Others found new – but legal – ways to carry out their normal business. People who formerly gathered to knit or sew for soldiers continued projects at home, aided by a copy of the October 13 edition of the Indianapolis Star, which published the knitting pattern for producing regulation Army sweaters. People campaigning for office canceled public appearances and relied instead on advertising and visits to individual voters. 19 Some clergy published their sermons in newspapers as a way to reach their congregations. In fact, with so many people cooperating and staying home on Sundays, Mayor Jewett took the opportunity to have the fire department scrub the empty downtown streets and sidewalks.20
Morgan was also mindful of the care sick people needed. He asked residents to care for those with influenza in their homes whenever possible to prevent overcrowding in the hospitals, but noted that public and private hospitals were providing isolation for all who were under their care. City Hospital, which cared for the indigent, had as many as 70 influenza cases at one point, all in isolation. Methodist Hospital reported two cases in its care, and Sister Superior at St. Vincent’s Hospital said about 25 cases were being cared for there.21 Unlike in many cities, where hospitals were quickly overrun with patients and where emergency facilities often had to be opened to care for the overflow, Indianapolis’s epidemic was yet mild enough that its healthcare infrastructure was not overly taxed. In fact, the various Red Cross appeals for volunteer nurses that appeared in the city’s newspapers almost always stated that nurses would be sent to other Indiana communities.22 When E. V. Bulleit was appointed Red Cross executive in Indiana on October 21 and set up headquarters in Indianapolis’s Old Library Building, his committee of federal, state, city and Red Cross representatives focused their greatest efforts on easing nursing gaps elsewhere in Indiana.23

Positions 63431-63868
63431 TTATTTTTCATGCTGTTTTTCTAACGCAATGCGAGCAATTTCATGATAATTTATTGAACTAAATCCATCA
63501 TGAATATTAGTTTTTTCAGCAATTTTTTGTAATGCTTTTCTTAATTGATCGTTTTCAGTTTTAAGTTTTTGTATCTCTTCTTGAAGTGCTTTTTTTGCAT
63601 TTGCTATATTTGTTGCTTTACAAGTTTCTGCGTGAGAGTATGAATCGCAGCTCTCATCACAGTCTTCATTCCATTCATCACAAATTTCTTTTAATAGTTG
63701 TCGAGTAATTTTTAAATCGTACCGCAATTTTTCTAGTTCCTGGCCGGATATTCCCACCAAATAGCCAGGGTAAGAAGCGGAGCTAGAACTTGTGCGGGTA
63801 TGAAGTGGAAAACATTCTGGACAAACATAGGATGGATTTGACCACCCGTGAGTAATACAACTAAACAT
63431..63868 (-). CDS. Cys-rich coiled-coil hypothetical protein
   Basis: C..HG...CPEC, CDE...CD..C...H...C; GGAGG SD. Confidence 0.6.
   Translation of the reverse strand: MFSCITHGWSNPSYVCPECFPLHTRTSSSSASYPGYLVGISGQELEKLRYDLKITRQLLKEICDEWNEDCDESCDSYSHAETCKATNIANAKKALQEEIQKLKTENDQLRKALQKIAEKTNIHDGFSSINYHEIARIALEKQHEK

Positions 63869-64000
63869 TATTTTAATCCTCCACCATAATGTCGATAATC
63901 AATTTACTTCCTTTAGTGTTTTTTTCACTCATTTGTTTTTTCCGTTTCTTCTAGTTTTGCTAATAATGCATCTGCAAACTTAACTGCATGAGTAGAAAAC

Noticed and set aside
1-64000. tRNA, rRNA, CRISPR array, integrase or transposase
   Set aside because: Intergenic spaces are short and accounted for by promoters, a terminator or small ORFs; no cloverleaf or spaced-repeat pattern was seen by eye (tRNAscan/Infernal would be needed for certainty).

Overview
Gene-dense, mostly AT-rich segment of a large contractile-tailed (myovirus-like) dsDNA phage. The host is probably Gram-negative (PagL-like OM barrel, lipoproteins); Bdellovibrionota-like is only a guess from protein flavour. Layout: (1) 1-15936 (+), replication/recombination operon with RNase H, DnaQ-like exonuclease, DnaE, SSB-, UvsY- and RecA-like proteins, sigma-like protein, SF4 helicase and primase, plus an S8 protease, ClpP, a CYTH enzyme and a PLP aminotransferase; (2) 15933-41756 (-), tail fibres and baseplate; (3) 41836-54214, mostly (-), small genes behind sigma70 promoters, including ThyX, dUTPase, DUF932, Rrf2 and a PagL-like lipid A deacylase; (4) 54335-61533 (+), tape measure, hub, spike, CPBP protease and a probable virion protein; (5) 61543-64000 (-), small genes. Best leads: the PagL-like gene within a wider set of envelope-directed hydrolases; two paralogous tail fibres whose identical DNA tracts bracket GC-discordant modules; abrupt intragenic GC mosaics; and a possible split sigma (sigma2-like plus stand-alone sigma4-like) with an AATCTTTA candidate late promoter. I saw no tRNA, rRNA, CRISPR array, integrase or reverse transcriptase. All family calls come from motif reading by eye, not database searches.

In late-October, a delegation of theater owners met with Morgan to ascertain when the health officer might allow them to reopen their businesses. Morgan asked that they be patient for at least a few more days, and assured them that he would provide ample notice so that they could prepare for normal operations.24 Several days later, representatives of the West Washington Street Merchants’ Association and the Indiana Avenue businesses asked Morgan if he could remove the restrictions on business hours to allow them to keep their shops open on Saturday night. Morgan responded that the situation did not yet look favorable enough for such a move, but added that he hoped an additional week would see conditions much improved. On October 25, Hurty and the state Board of Health announced that the state-wide closure order and gathering ban would remain in place until at least November 2 unless, upon investigation by national and state health representatives, local conditions warranted an earlier date. In Indianapolis, Morgan toyed with the idea of requiring residents to wear a gauze mask when in public.25 For the time being, it looked as if Indianapolis’s closure order and other restrictions were to remain in place.